Source: Dreamstime | Author: Russell Vance
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In a move that closely mirrored Apple, Tesla, Google and other tech giants, on Wednesday Amazon announced its first stock split since the dot-com era, essentially informing investors that they will receive 19 extra shares for each share that they currently hold in the company. The e-commerce leader also said that it will kickstart a brand new $10 billion share buyback program, effectively replacing its previous $5 billion buyback program authorised back in 2016.
What is a stock split (and why did Amazon do it)?
As companies gain more notoriety on the stock exchange markets, their share price tends to gradually balloon to the point of reaching thousands of USD for just a single share. In an effort to attract more investors, big companies then pull off what is known as a stock split in order to bring their cost per share down and give retail investors a fair shot at expanding their portfolios. As a bonus, by splitting its stock and reducing its per share valuation, such a company can also improve its chances of being included in the benchmark US30 index.
As of the time of publishing, Amazon has already enacted its 20-for-1 stock split policy. What this essentially means is that each of the tech giant’s old shares, previously valued at over $2000 a piece, has been converted into 20 (19+1) newly minted shares. In other words, if you owned 10 AMZN shares prior to the split, you would now be the proud holder of 10 x 20 = 200 shares!
More stock = more opportunities for newcomers
“This split would give our employees more flexibility in how they manage their equity in Amazon and make the share price more accessible for people looking to invest in the company.”
Spokesperson for Amazon
While it sounds great to have twenty times as many shares as you had before, the reality of the situation is that, for current investors, this split event is purely cosmetic – the company is still valued at $1.3 trillion, while the sheer abundance of newly created shares has significantly eroded the stock’s underlying price, and so what used to cost a single share is now paid for 20. Think of it as making change – it’s as if the shareholders have decided to swap a $20 bill in return for 20 $1 bills – while the numbers are different, the result is statistically the same. Where the stock split really shines, however, is in its ability to attract new retail investors.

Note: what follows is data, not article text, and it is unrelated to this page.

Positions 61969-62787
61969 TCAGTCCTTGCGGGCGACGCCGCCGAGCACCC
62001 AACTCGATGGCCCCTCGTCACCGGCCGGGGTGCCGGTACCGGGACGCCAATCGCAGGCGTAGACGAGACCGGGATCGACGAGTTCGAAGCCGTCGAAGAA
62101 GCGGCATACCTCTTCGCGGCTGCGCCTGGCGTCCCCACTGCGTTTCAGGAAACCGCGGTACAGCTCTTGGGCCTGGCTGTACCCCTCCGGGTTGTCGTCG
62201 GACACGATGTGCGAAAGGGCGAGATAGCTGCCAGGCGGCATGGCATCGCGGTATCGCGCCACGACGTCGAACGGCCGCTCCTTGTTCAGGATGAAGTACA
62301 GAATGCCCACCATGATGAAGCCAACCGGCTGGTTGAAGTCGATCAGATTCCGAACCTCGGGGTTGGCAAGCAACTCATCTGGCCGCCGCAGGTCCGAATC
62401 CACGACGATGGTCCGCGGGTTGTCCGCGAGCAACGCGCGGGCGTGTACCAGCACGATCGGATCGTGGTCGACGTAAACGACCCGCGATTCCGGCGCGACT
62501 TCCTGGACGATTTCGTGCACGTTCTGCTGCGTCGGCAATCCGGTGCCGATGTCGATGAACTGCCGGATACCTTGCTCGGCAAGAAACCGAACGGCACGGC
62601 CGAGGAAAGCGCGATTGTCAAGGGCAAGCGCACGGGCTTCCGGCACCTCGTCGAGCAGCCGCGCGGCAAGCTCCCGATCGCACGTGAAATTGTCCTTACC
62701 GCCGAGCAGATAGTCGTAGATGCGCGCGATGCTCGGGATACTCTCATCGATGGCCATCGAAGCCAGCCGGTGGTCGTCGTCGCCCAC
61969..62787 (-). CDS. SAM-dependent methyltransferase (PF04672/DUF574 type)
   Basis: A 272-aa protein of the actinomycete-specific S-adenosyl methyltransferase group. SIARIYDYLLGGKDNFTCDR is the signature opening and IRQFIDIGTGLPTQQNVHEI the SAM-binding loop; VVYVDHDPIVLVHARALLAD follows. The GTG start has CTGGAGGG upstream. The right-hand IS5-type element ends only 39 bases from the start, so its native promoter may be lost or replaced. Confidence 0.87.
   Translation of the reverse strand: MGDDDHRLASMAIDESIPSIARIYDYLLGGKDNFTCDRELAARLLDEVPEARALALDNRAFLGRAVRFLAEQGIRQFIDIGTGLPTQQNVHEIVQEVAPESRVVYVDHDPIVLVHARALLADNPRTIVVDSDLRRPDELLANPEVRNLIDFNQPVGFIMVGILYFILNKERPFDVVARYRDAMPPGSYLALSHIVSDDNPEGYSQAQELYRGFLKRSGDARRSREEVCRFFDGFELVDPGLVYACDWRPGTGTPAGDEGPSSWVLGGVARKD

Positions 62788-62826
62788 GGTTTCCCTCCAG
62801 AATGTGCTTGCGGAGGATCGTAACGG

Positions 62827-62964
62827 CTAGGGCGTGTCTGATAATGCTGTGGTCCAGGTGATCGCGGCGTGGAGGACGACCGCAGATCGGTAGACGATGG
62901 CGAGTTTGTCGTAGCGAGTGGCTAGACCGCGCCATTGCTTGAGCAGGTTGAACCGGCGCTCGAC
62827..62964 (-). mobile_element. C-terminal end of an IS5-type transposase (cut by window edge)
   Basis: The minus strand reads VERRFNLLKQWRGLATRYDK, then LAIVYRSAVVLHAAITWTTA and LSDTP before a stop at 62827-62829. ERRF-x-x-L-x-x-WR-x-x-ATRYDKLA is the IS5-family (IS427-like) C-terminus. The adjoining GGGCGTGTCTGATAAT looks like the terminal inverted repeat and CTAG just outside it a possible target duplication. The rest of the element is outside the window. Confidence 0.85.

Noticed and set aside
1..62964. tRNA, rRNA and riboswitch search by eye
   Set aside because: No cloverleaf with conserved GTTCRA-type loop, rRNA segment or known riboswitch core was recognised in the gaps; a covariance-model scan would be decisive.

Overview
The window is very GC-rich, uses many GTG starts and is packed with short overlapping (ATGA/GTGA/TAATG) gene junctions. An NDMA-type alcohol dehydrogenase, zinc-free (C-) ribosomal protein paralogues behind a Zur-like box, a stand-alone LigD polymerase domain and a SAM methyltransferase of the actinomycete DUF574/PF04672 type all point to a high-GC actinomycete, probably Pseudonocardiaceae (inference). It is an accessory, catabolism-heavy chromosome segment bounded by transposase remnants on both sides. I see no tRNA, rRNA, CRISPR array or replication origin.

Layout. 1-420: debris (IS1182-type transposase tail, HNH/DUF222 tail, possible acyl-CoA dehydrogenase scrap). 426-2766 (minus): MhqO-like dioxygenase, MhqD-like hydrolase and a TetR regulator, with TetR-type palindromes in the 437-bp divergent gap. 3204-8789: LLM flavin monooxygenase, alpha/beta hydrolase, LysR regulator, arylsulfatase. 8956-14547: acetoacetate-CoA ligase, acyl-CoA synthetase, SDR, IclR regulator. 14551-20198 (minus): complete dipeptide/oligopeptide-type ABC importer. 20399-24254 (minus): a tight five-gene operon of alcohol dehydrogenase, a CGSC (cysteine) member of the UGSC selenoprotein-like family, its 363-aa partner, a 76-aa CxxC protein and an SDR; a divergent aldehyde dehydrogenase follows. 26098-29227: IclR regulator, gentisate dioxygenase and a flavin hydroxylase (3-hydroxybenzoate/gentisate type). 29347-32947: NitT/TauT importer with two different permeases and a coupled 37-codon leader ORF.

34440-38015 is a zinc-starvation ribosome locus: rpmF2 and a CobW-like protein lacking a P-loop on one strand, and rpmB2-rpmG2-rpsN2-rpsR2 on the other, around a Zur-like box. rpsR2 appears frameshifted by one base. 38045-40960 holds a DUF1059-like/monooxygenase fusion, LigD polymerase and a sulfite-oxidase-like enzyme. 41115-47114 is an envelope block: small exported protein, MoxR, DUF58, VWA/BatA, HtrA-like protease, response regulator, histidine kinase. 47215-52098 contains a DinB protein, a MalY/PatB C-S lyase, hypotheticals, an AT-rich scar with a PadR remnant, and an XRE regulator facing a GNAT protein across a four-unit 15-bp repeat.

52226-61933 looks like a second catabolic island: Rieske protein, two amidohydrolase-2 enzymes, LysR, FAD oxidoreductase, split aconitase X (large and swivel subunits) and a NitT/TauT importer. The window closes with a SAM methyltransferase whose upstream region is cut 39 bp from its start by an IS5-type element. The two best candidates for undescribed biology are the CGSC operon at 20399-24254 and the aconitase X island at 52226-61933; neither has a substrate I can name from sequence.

For example, before the split, buying AMZN stock below its market price meant dipping into “fractional shares” which, as the name suggests, are essentially bite-sized chunks of the company’s stock – far from an ideal scenario. However, following the split, retail investors who have previously only dreamed of owning Amazon stock can now actually afford to include it in their portfolios. Going back to the $2000 price tag above, if we were to account for the split, it would turn out that retail investors would now only pay $100 per share – a whopping $1900 price difference!
Will Amazon ever join the US30 elite club?
Unlike other benchmark indices, the US30 doesn’t weigh companies in terms of market cap, but instead monitors their stock price. Seeing that the current top-performing stock in the index comes out at roughly $500, it is understandable why Amazon hasn’t yet been included in the list as its colossal valuation could have potentially destabilised the index and eroded its credibility as a blue-chip barometer. However, now that the stock split is a fact, the company has all the chances to become one of the top 30 businesses that reflect the current state of the U.S. economy, providing investors with further exposure to the online retail sector.
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